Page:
Puerto de Mogan Holidays
Puerto de Mogan Holidays at a glance
Prepare to be completely enchanted by this chic little seaside resort on the southern coast of Gran Canaria. A winning combination of magnificent marina and contemporary holiday accommodation mingled in with the more traditional houses and the mood of manyana in the air, Puerto de Mogan is a delight that visitors have been anxious to keep to themselves. Find out why by booking yourself a week or two in one of our Places to Stay in Puerto de Mogan and enjoy a restful break in this pretty holiday paradise.
Who holidays in Puerto De Mogan?
Puerto de Mogan is favoured by families and couples who love its peaceful picturesque setting and appreciate the excellent range of leisure facilities on offer.
Puerto de Mogan Holidays - Destination Profile
The town of Puerto de Mogan huddles at the foot of rocky cliffs with views over the North Atlantic ocean. The bold purples and reds of Mediterranean flowers are striking against the whitewashed walls of the two-storey, cube-shaped, buildings and the fanning fronds of palms lend more than a touch of Moorish magic to the landscape. Once a thriving fishing village, its tourism potential was realised when accommodation, shops and restaurants were built on land reclaimed from the sea at the junction with the wide but steep-sided Mogan Valley; the original shoreline is today the Avenida de la Castillete. Originally, the village known as Playa de Mogin was made up of a jumble of houses sliced through with narrow passageways and, before today's thriving port existed, the town fishermen kept their nets in huts on the shore, launching their boats direct from the beach each morning.
The inlet of sea water flowing through the town has created a natural canal system whose sides are cobbled together with a series of attractive little bridges, earning the resort the nickname Little Venice. And you can't miss the marina which dominates the view, enclosed by an arc of rock jutting into the sea like a come-hither finger. Crowded with yachts bobbing in the sunshine, it's a centre of attraction in the town. Much of the area around the harbourside has been pedestrianised, making it ideal for a stroll around the shops or the popular Friday market, perhaps with a leisurely lunch in one of the fabulous fish restaurants which profit from each day's plentiful catch. And, as dusk gives way to a mesmerising sunset, yet more customers are eager to relish the tranquil atmosphere of the harbour over a cocktail or two as night falls. Jazz clubs and piano bars offer their appreciative customers a sophisticated evening out - there are also occasional traditional jazz weeks throughout the year, held at the bandstand in the plaza by the marina, and several bars and restaurants have live rock and blues music on certain nights of the week. You won't find rowdy crowds of young people here, however, though there is a disco if you like to dance after dark.
That is no doubt the reason Puerto de Morgan is so popular with families and couples, young and old. That, and the admirable stretch of golden sand, imported from the Sahara desert, alongside a calm, clear sea. The waters are home to a wide variety of colourful fish ensuring that snorkeling is a popular activity, though you don't have to get wet to get a glimpse; a yellow submarine offers fun rides below the surface and pedaloes and canoes are available for a more sedate trip around the bay. But if fishing is what really floats your boat, you can spend time aboard a deep-sea vessel and test your angling skills against the weight of tuna or marlin to be found a little further out to sea.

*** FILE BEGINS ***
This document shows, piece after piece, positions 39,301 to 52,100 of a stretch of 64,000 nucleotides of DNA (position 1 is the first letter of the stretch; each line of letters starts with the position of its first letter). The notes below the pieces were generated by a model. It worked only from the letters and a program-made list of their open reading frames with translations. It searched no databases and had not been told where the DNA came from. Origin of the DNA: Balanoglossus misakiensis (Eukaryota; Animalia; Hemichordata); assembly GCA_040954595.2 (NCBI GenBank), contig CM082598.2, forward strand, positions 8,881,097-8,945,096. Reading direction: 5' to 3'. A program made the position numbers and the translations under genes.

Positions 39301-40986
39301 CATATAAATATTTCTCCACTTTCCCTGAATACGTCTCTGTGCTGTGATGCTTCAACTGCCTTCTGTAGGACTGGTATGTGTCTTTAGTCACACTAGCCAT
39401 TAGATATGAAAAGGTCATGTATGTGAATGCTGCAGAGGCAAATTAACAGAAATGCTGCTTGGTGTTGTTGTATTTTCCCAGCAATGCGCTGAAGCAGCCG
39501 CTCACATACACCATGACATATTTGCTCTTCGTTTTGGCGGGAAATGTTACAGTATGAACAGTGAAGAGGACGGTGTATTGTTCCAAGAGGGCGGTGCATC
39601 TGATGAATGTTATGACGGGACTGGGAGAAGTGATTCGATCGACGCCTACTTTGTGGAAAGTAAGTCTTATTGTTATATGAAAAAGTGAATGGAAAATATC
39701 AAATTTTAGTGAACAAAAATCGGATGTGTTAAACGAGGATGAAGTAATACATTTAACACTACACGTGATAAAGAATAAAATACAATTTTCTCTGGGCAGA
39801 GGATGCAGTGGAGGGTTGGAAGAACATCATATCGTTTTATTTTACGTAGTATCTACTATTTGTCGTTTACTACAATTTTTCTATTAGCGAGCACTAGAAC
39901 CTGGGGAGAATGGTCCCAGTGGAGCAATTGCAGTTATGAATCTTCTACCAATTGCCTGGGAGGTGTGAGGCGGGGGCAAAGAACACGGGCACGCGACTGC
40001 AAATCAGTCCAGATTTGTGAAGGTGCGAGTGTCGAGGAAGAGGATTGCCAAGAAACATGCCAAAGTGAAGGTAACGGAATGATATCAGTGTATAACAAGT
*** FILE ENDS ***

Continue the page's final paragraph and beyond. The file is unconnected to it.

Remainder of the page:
When it comes to where to stay, choose between the attractive and popular Cordial Mogan Playa Hotel where you'll find great facilities and a warm welcome, and the excellent value Cordial Mogan Valle Apartments if you fancy trying out your culinary creativity with the luscious local produce. Both are clean and comfortable, have inviting swimming pools, and are situated close to the harbour. You can't go wrong.
Puerto de Mogan Holidays - Things to see
Museum and Archaeological Reserve of Cueva Pintada: Find out what life on Gran Canaria was like hundreds of years ago in this museum with the nickname The Painted Cave, in Galdar, in the north of the island.
San Bartolome de Tirajana: Inland, due north from Mogan, this area is the location for a variety of ancient sites including the Tunte Settlement, an entire underground village, complete with dwellings, granaries burial areas and cave paintings; the Arteara Necropolis, a prehistoric burial ground 2kms long and 1km wide, made up of over a thousand burial mounds; Las Fortalezas, a fortified settlement of natural and artificially excavated caves - the remains of prehistoric paintings can still be found on the walls of some caves, while some others were used for burial rites and grain storage; and Almogaren de Amurga, one of the most complex and spectacular archaeological site, believed to have been the site of religious ceremonies. Other such prehistoric cave sites are to be found around the island including one in Mogan itself.
Majada Alta (Mogï¿¿n): In this smallish cave can be found pictures painted in red ochre with unique motifs and painting techniques.